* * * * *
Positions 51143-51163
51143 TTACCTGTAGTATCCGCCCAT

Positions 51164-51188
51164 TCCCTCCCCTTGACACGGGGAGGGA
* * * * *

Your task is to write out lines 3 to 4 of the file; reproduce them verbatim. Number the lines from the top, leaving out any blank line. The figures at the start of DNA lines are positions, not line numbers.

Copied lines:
Positions 51164-51188
51164 TCCCTCCCCTTGACACGGGGAGGGA